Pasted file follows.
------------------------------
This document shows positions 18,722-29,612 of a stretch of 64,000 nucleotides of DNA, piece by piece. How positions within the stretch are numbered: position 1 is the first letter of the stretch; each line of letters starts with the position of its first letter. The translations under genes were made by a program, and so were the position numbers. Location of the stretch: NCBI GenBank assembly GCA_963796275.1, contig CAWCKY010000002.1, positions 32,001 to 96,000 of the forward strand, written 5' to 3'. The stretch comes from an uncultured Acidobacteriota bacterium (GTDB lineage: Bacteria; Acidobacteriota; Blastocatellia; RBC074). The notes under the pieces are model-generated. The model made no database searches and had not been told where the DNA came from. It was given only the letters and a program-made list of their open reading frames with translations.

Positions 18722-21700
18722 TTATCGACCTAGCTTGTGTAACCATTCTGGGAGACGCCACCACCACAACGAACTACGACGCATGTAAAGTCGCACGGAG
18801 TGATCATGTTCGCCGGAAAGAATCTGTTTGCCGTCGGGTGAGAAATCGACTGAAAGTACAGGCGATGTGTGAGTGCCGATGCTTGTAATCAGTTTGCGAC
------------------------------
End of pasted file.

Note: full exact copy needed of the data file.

This document shows positions 18,722-29,612 of a stretch of 64,000 nucleotides of DNA, piece by piece. How positions within the stretch are numbered: position 1 is the first letter of the stretch; each line of letters starts with the position of its first letter. The translations under genes were made by a program, and so were the position numbers. Location of the stretch: NCBI GenBank assembly GCA_963796275.1, contig CAWCKY010000002.1, positions 32,001 to 96,000 of the forward strand, written 5' to 3'. The stretch comes from an uncultured Acidobacteriota bacterium (GTDB lineage: Bacteria; Acidobacteriota; Blastocatellia; RBC074). The notes under the pieces are model-generated. The model made no database searches and had not been told where the DNA came from. It was given only the letters and a program-made list of their open reading frames with translations.

Positions 18722-21700
18722 TTATCGACCTAGCTTGTGTAACCATTCTGGGAGACGCCACCACCACAACGAACTACGACGCATGTAAAGTCGCACGGAG
18801 TGATCATGTTCGCCGGAAAGAATCTGTTTGCCGTCGGGTGAGAAATCGACTGAAAGTACAGGCGATGTGTGAGTGCCGATGCTTGTAATCAGTTTGCGAC